15. Wittgenstein’s unique philosophical approach aims to liberate us from conceptual confusion generated by language. Seeing the word ‘God’ as a proper noun pushes us to search for a spatio-temporal entity that it may refer to. However, God is necessarily unobservable, not just contingently so, as it is the case of electrons, for instance. The belief that God is an entity that can be discovered goes contrary to the religion grammar of ‘God.’ If, by some impossible means, the existence of such a physical God could be demonstrated, then between humans and God there would only be a quantitative difference – in size or powers – and not a qualitative one. Confusing the sphere of religion with science in this way would destroy the fundamental purpose of religion, which, in Wittgenstein’s conception, is as much a belief as it is a way of life – writes Genia Schönbaumsfeld.

  16. Could there be a new rule where "subscription only" articles get a symbol on the home feed? I'm so sick of how these articles amount to no-go territory, but it takes a few seconds out of your life to learn that you can't redistribute these important philosophical critiques. And yes, I did subscribe to free IAI, but for whatever reason it never goes through.

  17. Hi, this article should be completely free to view and you shouldn't have any prompt to subscribe, register, or anything else. You're also welcome to share or redistribute the link in this post wherever you like and it will likewise be free to view. I have double and triple checked this is the case.

  18. Abstract: We usually conceive of the world as being made up of different components and we set ourselves the task of identifying and understanding what each of these elements of reality represents. But with postmodernism came the realisation that we may never be able to fully grasp what the world is really made of. Instead, Hilary Lawson proposes a radically-different approach and supposed that the world is an unspecified other or an “openness” that we close into our ideas and the properties we assign to it. In doing so we give ourselves a means to intervene in the world but also distance ourselves from its openness. These closures can be developed and refined but they are not an ultimate description of reality, only a way for humans to be able hold the world.

  19. Submission Statement: The war in Ukraine has been raging for a year now, with Putin continuing to challenge NATO’s expansion towards the East, and Western powers strengthening their support for Ukraine. In this article, seven leading experts share their views on the state of the war, the prospects for its resolution, and Russia’s position and relationship to China in the geopolitical system emerging since the beginning of the invasion in Ukraine. Nigel Inkster, Owen Matthews, Svitlana Morenets, Stathis N. Kalyvas, Alexander Korolev, Chris Ogden, and Lasha Tchantouridzé address these pressing issues and give a nuanced account of the long-term ramifications of the war for the balance of world power.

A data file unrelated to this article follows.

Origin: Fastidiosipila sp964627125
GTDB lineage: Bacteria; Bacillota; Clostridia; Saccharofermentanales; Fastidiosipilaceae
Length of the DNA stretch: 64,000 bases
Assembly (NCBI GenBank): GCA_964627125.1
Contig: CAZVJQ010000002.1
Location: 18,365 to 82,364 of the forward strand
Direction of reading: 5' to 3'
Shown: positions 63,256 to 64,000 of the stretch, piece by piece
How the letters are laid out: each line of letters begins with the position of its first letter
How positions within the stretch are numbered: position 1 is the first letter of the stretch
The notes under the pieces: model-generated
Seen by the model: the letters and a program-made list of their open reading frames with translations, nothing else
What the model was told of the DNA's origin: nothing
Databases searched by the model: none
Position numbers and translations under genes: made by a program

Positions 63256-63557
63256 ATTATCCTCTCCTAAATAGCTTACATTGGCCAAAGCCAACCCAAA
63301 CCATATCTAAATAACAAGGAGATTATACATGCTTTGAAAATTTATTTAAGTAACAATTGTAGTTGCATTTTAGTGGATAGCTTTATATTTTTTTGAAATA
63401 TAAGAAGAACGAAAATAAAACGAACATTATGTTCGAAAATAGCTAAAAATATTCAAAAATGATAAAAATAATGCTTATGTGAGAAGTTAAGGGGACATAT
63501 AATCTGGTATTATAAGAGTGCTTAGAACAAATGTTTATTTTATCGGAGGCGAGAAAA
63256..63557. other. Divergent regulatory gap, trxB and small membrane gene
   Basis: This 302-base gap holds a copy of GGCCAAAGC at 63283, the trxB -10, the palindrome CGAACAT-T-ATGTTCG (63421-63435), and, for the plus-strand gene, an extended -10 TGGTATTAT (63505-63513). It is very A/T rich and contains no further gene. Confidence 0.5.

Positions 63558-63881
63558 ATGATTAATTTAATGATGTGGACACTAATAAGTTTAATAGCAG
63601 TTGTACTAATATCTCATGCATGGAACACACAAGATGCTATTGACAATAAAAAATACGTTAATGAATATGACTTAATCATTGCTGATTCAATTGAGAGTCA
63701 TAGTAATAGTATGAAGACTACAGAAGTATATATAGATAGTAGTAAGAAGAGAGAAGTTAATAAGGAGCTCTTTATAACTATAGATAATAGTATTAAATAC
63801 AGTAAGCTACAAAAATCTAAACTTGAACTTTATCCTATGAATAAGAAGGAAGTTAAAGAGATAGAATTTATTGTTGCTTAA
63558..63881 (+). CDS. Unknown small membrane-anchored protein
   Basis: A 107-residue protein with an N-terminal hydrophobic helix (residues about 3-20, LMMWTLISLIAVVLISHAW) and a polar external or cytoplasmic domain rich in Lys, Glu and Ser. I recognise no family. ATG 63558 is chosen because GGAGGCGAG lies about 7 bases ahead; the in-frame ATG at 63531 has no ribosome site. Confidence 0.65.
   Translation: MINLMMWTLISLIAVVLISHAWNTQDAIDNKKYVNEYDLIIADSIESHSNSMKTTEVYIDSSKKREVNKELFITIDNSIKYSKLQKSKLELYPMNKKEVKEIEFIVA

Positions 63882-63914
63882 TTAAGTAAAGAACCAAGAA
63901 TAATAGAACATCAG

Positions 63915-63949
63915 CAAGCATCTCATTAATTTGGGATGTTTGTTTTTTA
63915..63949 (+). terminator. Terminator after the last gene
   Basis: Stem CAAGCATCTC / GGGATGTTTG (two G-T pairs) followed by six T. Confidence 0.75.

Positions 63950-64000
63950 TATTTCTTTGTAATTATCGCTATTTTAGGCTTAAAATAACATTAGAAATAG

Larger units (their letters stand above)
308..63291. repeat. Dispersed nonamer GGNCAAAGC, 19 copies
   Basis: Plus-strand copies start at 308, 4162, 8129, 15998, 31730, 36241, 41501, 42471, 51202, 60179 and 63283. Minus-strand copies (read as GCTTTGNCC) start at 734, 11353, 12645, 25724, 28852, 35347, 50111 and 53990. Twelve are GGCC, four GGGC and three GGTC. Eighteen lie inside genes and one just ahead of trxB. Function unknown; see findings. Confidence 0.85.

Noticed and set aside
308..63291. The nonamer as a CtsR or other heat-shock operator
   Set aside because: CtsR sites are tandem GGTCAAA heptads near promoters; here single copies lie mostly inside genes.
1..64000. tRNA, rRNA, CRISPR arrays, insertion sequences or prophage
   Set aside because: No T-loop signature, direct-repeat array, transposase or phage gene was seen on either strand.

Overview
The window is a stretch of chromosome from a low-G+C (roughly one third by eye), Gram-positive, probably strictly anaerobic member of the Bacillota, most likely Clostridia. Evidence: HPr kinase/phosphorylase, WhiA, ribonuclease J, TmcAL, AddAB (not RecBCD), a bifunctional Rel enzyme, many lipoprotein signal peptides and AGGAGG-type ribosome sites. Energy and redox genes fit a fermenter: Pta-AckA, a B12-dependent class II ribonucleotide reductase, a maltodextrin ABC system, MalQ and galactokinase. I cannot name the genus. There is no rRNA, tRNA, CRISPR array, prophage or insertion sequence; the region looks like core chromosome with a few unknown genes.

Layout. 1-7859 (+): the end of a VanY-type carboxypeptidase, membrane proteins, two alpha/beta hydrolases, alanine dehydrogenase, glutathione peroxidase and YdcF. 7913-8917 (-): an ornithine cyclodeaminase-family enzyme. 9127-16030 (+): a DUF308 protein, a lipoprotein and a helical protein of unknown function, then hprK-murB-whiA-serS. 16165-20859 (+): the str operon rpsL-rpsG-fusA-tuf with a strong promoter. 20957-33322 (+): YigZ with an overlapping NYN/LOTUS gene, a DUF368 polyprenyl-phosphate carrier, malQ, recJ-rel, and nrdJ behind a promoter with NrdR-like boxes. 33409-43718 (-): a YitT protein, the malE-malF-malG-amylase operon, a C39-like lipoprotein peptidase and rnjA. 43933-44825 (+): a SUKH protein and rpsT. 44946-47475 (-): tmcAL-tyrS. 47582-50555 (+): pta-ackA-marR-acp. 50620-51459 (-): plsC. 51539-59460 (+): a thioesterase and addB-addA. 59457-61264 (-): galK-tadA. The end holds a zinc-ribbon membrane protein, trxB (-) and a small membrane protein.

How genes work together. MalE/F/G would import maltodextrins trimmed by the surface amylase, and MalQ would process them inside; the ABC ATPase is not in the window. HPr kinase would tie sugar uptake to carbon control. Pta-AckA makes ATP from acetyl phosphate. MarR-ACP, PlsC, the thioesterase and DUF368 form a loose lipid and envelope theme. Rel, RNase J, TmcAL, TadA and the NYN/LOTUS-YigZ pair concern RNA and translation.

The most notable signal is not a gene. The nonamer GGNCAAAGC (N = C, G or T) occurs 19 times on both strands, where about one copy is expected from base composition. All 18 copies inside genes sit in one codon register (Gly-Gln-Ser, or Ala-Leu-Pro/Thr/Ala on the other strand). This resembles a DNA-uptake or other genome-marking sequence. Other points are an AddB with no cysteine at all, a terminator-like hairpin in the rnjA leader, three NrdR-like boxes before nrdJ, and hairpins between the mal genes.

20. Philosophers, metaphysicians or social psychologists frequently employ thought experiments, such as the Trolley or Gettier cases, to study important epistemic notions or how people think about what is right or wrong, what is morally permissible or not. But these experiments suffer from significant limitations, argues philosopher of science Edouard Machery. In the Trolley case, for instance, people respond differently depending on the way in which the test is phrased and the order in which they read it. This is what psychologists refer to as “framing effects.” Moreover, demographic and cultural factors can have a significant effect on how people respond to these experiments. Edouard Machery asks us to recognise that intuition is not as reliable as we would like to think and to be more critical of the conclusions we draw from thought experiments.

  21. Abstract: Finding transcendence through psychedelics experiences is seen by sceptics as simply illusory revelations caused by alterations in the brain chemistry. Drawing a parallel between the nature of consciousness and transcendence, Ricky Williamson suggests we should move past physicalism and recognise that consciousness is more than the result of a complex combination of unconscious physical elements of reality. Nobody has been able to actually prove the existence of consciousness through scientific observation of the brain, meaning that consciousness is a subjective experience, it can only be known from the “inside. Thus, if we cannot fully explain consciousness by analysing the brain’s chemistry, nor can we say with confidence that psychedelic experiences are just some chemically-induced hallucinations giving the illusion of the transcendent.